|NMU||CONNECTICUT||Freedom of Information||Dec 18, 2001|
Students discover poor compliance with Connecticut FOI laws
- A recent study from Southern Connecticut State University finds only 10 of 68 state agencies granting access to public records.
Stephanie Tsolas walked into the Office of the Victim Advocate on March 23 seeking work attendance records of the Connecticut state advocate but instead got a tongue lashing from the state advocate himself, she said.
Tsolas, a student at Southern Connecticut State University, said James Papillo swore at her and berated her for asking for the record. She said Papillo grabbed her arm and threatened to call the police.
She never got the records.
Tsolas’ story is just one narrative from a study conducted by students of Southern Connecticut State University in New Haven to gauge the compliance level of state agencies with the state’s Freedom of Information laws. The study, released Nov. 19, found that only 10 of 68 state agencies followed the law.
The survey comes only two years after another study conducted by reporters in the state found that only 39 of the state’s 181 municipalities and state police departments were in full compliance of the FOI laws.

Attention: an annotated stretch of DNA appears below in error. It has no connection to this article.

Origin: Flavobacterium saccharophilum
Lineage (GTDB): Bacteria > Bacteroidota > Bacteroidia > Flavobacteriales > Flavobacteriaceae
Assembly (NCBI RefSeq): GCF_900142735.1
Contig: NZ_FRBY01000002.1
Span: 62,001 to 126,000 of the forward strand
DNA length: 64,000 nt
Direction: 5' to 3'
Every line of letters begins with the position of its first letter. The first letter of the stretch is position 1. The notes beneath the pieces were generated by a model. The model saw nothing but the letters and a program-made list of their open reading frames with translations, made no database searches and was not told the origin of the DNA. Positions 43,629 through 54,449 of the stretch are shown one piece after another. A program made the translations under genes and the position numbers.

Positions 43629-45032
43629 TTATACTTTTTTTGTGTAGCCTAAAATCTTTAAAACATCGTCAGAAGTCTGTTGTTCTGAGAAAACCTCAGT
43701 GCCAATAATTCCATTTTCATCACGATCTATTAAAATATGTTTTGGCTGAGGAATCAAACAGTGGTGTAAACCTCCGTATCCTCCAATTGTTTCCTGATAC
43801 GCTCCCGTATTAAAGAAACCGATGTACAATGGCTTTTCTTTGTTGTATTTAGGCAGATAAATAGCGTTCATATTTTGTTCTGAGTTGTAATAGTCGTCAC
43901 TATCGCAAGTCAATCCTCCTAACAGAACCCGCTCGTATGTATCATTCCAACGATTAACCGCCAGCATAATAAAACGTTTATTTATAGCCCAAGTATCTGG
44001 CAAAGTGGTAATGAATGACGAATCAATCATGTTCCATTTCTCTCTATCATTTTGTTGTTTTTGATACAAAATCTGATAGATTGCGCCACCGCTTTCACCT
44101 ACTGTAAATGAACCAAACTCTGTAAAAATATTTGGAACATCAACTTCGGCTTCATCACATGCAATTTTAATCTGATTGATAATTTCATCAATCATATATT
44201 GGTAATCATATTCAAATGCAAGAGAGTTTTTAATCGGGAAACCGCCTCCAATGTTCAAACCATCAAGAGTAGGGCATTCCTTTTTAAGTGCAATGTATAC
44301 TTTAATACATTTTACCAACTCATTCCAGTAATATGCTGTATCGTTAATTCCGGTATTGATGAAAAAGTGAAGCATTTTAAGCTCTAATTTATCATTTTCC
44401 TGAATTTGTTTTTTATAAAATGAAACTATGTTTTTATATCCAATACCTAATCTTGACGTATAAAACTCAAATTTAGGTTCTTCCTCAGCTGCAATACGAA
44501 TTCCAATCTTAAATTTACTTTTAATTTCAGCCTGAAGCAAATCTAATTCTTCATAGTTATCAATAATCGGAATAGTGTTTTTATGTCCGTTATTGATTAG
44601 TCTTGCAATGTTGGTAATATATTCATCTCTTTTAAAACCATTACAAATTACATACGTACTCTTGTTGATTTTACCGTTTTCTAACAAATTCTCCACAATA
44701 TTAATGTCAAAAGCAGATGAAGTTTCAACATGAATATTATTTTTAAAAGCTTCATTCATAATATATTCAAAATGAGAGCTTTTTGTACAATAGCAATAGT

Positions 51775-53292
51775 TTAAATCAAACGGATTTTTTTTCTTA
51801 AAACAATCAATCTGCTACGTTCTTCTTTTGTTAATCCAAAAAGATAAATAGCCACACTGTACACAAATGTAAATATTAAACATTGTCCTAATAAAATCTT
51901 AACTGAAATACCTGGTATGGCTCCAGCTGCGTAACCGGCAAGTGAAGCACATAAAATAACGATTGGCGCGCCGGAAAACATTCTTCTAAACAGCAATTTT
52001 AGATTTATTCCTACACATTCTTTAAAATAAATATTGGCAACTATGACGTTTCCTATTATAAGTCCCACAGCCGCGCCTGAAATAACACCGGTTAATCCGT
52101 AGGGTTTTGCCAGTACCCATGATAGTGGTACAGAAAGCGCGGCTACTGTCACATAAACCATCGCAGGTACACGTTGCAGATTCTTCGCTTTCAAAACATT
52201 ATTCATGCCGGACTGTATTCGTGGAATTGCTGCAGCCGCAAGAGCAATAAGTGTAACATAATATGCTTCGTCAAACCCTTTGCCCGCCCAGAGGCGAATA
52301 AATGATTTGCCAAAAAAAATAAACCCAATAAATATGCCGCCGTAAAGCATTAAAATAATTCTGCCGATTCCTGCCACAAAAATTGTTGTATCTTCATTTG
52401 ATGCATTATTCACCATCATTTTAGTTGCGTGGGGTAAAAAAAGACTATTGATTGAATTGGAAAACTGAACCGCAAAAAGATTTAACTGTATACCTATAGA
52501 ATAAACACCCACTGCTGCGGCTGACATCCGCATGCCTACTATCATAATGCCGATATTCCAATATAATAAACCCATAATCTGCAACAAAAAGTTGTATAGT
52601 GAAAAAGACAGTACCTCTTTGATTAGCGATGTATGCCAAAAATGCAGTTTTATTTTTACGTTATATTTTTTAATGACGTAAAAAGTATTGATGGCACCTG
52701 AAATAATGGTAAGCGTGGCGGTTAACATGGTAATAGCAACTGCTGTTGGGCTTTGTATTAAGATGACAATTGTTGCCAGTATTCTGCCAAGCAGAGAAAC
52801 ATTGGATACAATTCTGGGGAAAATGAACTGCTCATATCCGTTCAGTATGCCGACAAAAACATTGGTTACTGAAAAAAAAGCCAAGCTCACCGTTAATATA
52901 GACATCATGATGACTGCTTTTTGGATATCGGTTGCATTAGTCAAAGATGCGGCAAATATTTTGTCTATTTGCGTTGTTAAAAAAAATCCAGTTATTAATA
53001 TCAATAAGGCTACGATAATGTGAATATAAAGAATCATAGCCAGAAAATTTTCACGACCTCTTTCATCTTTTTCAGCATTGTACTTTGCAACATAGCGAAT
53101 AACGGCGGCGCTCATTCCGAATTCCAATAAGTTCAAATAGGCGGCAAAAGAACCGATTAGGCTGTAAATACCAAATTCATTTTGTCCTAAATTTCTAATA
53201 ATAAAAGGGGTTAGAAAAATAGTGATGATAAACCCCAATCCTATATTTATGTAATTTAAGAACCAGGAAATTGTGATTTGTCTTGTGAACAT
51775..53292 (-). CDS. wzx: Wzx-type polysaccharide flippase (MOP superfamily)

Harry Hammitt, publisher of Access Reports, said in an analysis for the students’ report that Connecticut can boast of some of the strongest FOI laws and one of the best oversight agencies in the country. He blamed the poor showing on a lack of staff educated in FOI matters.
“The troops in the trenches are either falling asleep at their posts or missing their mark,” Hammitt wrote. “While education and incentives may not solve the problem, they are the best avenue to pursue.”
On March 23, journalism students at Southern Connecticut visited every state agency to ask for work attendance records for the top officials and highest-paid employees there. The state Supreme Court has determined that such records are public information.
The students found that 10 of the 68 agencies offered the records readily while 20 agencies did not comply.
Of the remaining 38 agencies, students reported that officials either required the students to give them their names, asked why they wanted the information or demanded written requests for the information. All three actions violate the state’s FOI laws.
Like Tsolas, several students said they were required to sign for visitor badges when visiting the state offices. One student reported a visit from state police after the Department of Veterans Affairs denied his records request.
Papillo could not be reached for comment, but he told the New Haven Register that students had breached security, causing some employees to fear for their safety. He apologized for “any misunderstandings” but defended his decision not to disclose the records.
© 2001 The Reporters Committee for Freedom of the Press